Tuesday, May 10, 2011

New Project: Ears, Nose, Lips

The nose serves multiple functions, such as breathing and distinguishing scents. The nose also contributes to our sense of taste. It is composed of both external and internal parts; there is the organ that protrudes from the center of the face, which is composed of cartilage and the nasal cavity which expands back into the head and connects with the throat. The nose contains tiny hairs called cilia hairs, which act as filters to catch airborne particles that can enter our respiratory system and make us sick; cilia is considered the first line of defense, before it is left up to our immune systems to battle. On average, men’s noses are bigger than women’s, and one of the most common medical conditions associate with this organ are nosebleeds. The nose is also an organ that is particularly susceptible to frostbite. In researching the function of this organ, I was somewhat surprised to discover that several searches generated plastic surgery web pages... apparently there are a lot of people out there who are dissatisfied with the way their noses are shaped, which is mainly determined by the ethmoid bone and the nasal septum. The number of rhinoplasty procedures performed in the US each year ranges somewhere from 250-400,000!
The ears are sense organs which allow us to hear. The ear can be divided into three main parts: inner, middle and outer. The middle and outer ear transmit sounds to the inner ear, which contains fluid and sound receptors. Sound creates motion in the fluid, which then gets converted by the receptors into electrical impulses which are sent to the brain to allow the perception of sound. The inner ear is also responsible for our sense of “equilibrium,”which gives us our balance and coordination.

Human lips are located at the bottom of the face, at the opening of the mouth. Our lips serve several functions, with food intake being one of the most obvious and important. The lips also contain several nerve endings, and are therefore a tactile organ that is very sensitive to hot, cold and touch. Lips are also very important for articulation, and therefore contribute largely to our ability to speak, and also allow us to play certain wind instruments. Nerve endings in the lips make them an erogenous zone on the body (critical for acts of intimacy, such as kissing), and interestingly enough, lip size has been correlated with sexual attraction in both men and women, as healthy plump lips indicate fertility (this could be why women are so concerned with having "juicy" lips!). Our lips also allow us to indicate our feelings through facial expression, by enabling us to smile and frown.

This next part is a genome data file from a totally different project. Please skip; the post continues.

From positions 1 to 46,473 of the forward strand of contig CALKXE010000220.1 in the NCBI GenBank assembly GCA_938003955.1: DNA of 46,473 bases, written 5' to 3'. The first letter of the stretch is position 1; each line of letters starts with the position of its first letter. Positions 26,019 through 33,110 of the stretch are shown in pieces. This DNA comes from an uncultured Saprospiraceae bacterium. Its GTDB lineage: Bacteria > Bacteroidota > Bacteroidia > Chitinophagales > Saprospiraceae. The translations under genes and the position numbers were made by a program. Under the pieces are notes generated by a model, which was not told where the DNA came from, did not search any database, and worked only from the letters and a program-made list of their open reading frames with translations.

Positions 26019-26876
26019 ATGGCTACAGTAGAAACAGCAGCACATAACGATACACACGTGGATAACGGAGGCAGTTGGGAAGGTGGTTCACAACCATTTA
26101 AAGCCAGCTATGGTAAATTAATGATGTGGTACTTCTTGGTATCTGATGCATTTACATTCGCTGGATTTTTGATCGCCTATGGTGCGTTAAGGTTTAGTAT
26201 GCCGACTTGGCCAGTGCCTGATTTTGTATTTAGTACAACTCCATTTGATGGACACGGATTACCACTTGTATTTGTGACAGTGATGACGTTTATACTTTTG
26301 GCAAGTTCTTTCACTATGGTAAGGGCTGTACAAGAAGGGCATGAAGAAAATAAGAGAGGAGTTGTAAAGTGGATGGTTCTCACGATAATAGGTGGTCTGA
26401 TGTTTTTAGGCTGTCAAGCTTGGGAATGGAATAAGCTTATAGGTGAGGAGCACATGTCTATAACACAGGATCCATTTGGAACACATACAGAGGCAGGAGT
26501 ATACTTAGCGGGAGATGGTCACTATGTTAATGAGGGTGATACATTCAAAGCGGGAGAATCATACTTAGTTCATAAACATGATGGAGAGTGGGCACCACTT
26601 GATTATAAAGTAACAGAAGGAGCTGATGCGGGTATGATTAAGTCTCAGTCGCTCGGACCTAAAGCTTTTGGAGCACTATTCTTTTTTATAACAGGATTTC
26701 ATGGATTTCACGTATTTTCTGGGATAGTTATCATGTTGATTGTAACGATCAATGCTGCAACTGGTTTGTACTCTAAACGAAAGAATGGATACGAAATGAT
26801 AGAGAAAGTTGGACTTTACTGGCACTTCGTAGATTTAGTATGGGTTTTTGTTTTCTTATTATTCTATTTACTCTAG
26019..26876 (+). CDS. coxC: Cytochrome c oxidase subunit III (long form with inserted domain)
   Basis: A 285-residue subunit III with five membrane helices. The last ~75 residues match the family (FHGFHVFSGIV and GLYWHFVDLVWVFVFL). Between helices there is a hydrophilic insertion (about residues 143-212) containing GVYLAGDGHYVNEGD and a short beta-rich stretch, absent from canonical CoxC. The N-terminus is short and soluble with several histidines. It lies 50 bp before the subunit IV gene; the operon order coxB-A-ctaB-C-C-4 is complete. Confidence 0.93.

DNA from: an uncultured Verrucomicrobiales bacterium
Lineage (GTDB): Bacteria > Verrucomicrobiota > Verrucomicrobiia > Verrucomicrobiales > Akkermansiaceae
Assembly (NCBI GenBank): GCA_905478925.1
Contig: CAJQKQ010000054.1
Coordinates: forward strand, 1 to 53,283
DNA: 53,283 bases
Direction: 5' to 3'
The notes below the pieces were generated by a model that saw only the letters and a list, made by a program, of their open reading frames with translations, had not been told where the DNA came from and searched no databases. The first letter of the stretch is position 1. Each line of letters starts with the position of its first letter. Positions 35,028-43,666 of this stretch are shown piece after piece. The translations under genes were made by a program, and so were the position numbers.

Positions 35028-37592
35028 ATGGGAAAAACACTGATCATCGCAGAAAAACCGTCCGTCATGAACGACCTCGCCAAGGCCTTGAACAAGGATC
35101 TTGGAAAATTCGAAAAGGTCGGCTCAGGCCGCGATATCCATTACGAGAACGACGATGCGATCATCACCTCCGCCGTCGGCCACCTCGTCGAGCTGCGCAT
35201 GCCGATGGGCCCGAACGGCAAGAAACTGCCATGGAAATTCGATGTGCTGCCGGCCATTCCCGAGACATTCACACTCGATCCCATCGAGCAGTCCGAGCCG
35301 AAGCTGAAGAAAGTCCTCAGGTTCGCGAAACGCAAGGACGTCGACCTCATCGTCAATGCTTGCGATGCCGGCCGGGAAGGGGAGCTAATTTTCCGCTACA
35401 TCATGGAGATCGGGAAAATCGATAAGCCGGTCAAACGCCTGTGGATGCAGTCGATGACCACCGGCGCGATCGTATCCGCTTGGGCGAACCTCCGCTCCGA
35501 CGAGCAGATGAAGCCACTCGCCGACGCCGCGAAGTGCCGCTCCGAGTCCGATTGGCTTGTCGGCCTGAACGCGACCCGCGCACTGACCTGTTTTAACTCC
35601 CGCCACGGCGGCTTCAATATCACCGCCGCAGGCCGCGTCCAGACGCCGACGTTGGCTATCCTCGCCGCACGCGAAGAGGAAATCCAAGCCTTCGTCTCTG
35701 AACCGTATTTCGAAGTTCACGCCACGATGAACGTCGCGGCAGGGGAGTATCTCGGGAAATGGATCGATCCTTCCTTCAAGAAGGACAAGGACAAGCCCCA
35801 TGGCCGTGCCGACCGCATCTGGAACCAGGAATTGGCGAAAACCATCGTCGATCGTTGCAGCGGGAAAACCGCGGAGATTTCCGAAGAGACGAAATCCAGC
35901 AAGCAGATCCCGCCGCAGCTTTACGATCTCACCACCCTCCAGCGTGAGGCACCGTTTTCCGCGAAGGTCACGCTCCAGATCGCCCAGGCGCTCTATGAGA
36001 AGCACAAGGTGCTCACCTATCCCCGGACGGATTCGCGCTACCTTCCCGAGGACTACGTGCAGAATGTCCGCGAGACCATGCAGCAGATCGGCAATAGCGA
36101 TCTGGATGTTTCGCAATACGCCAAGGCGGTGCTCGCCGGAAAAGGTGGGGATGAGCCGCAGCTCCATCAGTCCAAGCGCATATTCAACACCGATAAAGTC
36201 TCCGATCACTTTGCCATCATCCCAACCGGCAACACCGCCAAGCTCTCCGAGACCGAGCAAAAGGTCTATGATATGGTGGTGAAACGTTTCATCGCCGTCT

Sunday, May 1, 2011

Final Thoughts: Personal and Collective

Personally, I think that having a good partner was essential to this project even though I was able to enlist some help from my husband at home. It was hard initially to submit control over my project to someone else, but Selena was very attentive to creating my figure exactly how I wanted it to be posed. We learned a lot along the way, and tried to avoid past mistakes on the second figure (ie: use better tape!). In the long run, however, we both ended up having major collapse issues that were frustrating and very difficult to fix. I unfortunately would have to say that our body structures were least successful due to how they were stored.  

I think that overall, the project was a success. Once we actually got our figures displayed they all looked amazing! I don't think that anyone who passed by the display could avoid being intrigued by it... However, it was very frustrating trying to get them all positioned and suspended the GWP atrium. The most difficult challenge we faced was the hanging/display system, which was probably too complicated to begin with. Although the puppeteer crosses allowed us to pronounce our body phrases more clearly, perhaps we should have avoided hanging our figures from such an intricate suspension system. I personally would have opted to find a way to get the figures to remain on the ground by creating plastic wrap molds of stands or structures that would have helped keep them erect.